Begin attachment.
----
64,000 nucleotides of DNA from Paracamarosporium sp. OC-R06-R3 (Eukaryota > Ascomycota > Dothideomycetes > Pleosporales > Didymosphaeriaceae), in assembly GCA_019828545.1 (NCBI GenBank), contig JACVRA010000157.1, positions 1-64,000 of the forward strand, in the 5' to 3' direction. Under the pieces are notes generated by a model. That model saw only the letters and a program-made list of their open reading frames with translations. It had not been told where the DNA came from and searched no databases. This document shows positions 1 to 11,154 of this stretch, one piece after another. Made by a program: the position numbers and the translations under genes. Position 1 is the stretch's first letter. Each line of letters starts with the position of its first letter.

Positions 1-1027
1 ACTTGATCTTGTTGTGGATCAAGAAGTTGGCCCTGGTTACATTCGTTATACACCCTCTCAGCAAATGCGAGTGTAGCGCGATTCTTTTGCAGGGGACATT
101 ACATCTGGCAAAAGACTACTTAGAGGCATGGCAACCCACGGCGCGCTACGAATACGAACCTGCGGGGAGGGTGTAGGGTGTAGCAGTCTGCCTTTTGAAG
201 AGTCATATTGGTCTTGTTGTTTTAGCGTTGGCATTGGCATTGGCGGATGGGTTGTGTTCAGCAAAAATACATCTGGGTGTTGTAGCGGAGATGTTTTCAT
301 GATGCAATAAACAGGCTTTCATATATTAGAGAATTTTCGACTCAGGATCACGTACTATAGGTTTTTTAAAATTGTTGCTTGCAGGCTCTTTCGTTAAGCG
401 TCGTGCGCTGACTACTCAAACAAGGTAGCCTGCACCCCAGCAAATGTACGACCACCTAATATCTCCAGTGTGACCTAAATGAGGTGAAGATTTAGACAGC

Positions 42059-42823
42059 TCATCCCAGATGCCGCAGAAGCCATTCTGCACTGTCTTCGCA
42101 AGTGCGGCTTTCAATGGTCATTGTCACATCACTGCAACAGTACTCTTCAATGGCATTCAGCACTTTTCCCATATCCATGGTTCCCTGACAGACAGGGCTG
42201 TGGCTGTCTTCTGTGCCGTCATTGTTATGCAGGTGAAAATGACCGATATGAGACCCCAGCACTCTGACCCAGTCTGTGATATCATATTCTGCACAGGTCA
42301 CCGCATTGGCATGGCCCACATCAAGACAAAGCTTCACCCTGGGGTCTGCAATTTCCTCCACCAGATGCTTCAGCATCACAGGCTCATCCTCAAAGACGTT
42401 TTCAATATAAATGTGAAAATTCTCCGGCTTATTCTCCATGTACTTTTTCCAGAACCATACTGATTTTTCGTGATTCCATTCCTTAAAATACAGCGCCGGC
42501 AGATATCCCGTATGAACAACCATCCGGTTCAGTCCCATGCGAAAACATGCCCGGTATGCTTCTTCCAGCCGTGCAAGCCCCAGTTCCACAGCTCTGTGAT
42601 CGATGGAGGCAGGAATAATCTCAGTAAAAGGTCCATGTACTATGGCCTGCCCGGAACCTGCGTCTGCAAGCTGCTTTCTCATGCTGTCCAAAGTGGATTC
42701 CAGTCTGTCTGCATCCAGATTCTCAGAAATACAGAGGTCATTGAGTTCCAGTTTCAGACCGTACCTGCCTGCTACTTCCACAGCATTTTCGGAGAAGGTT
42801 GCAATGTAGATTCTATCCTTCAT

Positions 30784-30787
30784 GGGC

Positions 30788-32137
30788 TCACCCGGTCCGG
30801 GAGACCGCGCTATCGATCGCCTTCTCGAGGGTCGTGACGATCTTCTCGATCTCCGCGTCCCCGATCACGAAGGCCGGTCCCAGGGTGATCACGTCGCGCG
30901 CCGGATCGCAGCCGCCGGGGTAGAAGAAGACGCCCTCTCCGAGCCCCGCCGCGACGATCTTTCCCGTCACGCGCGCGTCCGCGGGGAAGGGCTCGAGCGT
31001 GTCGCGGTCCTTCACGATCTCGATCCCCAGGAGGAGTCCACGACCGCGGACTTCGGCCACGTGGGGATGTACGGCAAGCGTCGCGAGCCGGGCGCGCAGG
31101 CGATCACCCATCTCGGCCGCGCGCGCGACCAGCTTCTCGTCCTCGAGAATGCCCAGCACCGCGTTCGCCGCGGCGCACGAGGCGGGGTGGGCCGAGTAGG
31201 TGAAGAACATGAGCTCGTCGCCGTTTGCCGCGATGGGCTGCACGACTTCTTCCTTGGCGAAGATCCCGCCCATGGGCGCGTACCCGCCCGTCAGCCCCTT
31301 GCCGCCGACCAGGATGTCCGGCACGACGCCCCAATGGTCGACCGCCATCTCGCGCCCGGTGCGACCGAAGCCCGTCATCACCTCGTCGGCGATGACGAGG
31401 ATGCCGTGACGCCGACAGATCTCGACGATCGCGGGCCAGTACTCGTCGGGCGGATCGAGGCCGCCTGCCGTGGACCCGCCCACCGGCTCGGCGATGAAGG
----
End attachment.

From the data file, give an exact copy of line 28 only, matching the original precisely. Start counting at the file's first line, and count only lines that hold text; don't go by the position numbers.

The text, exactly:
31401 ATGCCGTGACGCCGACAGATCTCGACGATCGCGGGCCAGTACTCGTCGGGCGGATCGAGGCCGCCTGCCGTGGACCCGCCCACCGGCTCGGCGATGAAGG